This comparison of the evolution of terrorism raises the question as to what wave of terrorism ravaged Sri Lanka on Easter Sunday. Was it the LTTE or the Al Qaeda/Daesh trend?
The LTTE usually struck military facilities, or politicians representing the Sinhalese Buddhist majority of Sri Lanka. The attacks on Sunday, have been blamed on the National Thowheeth Jamaath (NTJ), a little known group whose leader has been arrested several times for inciting religious unrest.
Al Qaeda and its splinter, Daesh, developed a characteristic method of using simultaneous attacks on multiple targets to devastating effect. This modus operandi was witnessed in their twin bombings of the US embassies of Kenya and Tanzania in 1998, and the 9/11 attacks in New York and Washington DC, or the bombing of multiple commuter trains in Madrid, Spain in 2004.
The Sri Lanka attacks targeting a church bear similarities to the 15 November 2003 bombing of two Istanbul synagogues and the simultaneous attack against the UK embassy and HSBC bank. The attacks on Sri Lankan hotels are similar to the 2003 and 2009 attacks on hotels in Jakarta, Indonesia.
Daesh demonstrated how it could launch attacks on a music concert and football stadium in Paris in 2015, and it also claimed responsibility for the attack on the Cathedral of Our Lady of Mount Carmel in the Philippines in January of this year.
NTJ’s attack bears similarities to what has been a violent trajectory of attacking civilian targets, both sacred and secular, begging the question as to whether this group had the help of a global jihadist network.
A double standard
Within the span of a week, two disasters, one accidental, the other deliberate, resulted in the damage of sacred monuments, from Notre Dame of Paris to St. Anthony’s Kochchikade, the largest Roman Catholic congregation in the Sri Lankan capital of Colombo.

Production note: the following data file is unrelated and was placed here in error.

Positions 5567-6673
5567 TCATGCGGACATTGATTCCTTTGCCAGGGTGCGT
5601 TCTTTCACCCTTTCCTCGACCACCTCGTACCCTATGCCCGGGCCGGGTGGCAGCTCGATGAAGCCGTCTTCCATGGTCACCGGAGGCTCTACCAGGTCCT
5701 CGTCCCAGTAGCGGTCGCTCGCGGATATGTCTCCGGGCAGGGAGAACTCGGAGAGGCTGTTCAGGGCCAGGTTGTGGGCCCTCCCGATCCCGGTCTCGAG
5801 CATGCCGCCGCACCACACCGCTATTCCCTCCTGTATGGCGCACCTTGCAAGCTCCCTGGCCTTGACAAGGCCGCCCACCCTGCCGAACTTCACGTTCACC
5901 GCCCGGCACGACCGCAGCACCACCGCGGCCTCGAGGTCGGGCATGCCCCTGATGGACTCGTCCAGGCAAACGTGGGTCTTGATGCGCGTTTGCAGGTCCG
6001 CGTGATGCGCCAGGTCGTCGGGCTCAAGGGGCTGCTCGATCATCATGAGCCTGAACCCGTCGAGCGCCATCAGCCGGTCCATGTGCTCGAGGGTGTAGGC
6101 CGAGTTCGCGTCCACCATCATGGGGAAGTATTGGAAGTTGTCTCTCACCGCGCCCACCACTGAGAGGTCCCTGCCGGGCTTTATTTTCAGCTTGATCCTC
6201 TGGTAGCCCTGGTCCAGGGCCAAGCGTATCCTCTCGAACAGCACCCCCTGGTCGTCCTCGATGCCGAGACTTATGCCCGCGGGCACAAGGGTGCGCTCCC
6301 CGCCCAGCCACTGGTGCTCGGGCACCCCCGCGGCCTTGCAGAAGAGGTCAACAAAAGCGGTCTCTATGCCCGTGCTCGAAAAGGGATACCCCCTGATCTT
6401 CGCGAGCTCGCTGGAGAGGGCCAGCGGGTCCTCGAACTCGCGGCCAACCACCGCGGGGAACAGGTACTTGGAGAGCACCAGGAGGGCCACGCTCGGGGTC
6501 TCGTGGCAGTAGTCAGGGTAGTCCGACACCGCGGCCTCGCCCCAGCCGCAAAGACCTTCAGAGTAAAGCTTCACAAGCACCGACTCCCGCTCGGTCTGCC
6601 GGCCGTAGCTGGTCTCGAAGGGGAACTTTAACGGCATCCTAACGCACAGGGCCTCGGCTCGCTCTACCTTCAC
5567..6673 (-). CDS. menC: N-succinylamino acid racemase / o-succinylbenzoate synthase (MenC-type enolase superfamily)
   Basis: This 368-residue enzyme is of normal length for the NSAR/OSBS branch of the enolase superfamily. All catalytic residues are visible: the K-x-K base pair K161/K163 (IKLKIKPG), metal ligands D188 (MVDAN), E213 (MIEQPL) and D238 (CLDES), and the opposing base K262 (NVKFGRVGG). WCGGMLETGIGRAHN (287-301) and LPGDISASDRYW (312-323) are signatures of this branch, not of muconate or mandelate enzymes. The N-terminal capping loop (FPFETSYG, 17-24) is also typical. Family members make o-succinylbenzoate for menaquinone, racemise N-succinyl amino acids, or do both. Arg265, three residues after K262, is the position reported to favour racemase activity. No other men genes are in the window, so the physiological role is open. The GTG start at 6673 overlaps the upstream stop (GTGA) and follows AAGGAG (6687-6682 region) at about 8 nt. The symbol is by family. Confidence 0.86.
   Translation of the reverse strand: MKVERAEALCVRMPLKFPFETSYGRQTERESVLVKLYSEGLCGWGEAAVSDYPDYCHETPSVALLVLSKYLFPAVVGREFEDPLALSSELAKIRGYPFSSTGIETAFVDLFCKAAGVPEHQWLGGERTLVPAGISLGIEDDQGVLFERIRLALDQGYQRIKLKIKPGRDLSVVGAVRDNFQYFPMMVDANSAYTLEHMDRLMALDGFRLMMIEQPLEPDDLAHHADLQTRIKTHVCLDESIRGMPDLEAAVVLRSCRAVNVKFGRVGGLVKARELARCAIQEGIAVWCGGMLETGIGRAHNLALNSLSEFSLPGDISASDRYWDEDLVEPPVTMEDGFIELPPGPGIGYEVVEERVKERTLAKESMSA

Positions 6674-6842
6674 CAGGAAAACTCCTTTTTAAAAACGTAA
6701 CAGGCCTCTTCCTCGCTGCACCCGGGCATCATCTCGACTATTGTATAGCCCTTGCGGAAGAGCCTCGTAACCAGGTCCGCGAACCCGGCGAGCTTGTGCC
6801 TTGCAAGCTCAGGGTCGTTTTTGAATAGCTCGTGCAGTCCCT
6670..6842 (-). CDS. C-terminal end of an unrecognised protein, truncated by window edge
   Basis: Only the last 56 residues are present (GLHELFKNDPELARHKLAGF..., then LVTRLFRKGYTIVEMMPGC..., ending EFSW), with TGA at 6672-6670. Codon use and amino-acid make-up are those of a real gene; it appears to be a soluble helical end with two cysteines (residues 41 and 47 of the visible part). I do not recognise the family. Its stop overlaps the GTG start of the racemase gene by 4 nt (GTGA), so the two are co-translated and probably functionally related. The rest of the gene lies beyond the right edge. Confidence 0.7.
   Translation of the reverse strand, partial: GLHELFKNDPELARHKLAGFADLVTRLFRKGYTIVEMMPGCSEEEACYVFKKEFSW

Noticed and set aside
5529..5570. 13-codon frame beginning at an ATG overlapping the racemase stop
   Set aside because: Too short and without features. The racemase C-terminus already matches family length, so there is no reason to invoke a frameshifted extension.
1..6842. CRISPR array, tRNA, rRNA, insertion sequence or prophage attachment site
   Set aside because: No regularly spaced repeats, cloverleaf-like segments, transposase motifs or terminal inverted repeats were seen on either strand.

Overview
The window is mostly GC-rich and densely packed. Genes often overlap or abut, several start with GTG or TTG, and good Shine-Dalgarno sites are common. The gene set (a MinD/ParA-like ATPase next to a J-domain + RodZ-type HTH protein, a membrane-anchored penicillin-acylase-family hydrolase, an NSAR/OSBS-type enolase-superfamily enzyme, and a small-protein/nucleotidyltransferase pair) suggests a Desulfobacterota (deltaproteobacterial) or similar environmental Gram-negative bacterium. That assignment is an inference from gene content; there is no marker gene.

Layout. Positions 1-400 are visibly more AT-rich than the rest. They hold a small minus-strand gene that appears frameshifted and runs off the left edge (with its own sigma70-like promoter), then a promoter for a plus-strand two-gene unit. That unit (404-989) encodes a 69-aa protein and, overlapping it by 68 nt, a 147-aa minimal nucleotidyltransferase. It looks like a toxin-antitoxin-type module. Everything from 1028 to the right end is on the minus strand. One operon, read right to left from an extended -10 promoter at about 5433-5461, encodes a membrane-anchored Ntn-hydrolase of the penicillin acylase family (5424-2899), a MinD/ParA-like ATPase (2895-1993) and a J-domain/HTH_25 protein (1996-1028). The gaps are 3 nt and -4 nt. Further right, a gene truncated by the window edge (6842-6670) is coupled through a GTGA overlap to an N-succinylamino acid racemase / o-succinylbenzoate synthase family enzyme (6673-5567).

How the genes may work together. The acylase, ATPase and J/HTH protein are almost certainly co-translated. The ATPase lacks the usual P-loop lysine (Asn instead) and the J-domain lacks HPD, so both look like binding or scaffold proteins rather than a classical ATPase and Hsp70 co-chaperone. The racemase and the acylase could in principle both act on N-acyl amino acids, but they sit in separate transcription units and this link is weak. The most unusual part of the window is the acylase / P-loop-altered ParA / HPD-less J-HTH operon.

Numerous memes emerged afterwards of Quasimodo emerged there, the fictitious hunchback of Notre Dame embracing his beloved cathedral. The Philippine and Sri Lankan churches have no literary figure to embody their tragedy that resonates globally, at least. Their destruction did not generate the magnitude of grief that Notre Dame’s destruction did.
The magnitude of grief can be measured in monetary terms. Close to a billion dollars were raised to rebuild Notre Dame and it is relatively easy to find websites to make donations, which cannot be said of the Sri Lanka attacks. Similar attempts to raise money for the Sri Lanka victims have only generated $23,624 the day after the attack.
Commentators on both sides of the Atlantic took to cyberspace to mourn the fire of Notre Dame as a loss to “Western Civilization.” Ben Shapiro, for example, an American right-wing pundit with over two million followers on twitter, tweeted: “a magnificent monument to Western civilization collapsing.”
The Notre Dame fire fed into a narrative of a siege mentality, which conflates this tragic fire with Muslim immigration as threats to Western, White European identity. The problem with lamenting Notre Dame’s fire as a loss of for Western civilisation is that is the outcome of a myopic vision of Christianity being an inherent European faith, opposed to a Middle Eastern faith with a global following, as witnessed by the victims in Sri Lanka or earlier in the Philippines.
The question remains as to whether sacred structures can be seen as the product of a global human heritage, and the trauma caused to their faithful as a matter which can be lamented regardless of one’s origin, race, or religiosity.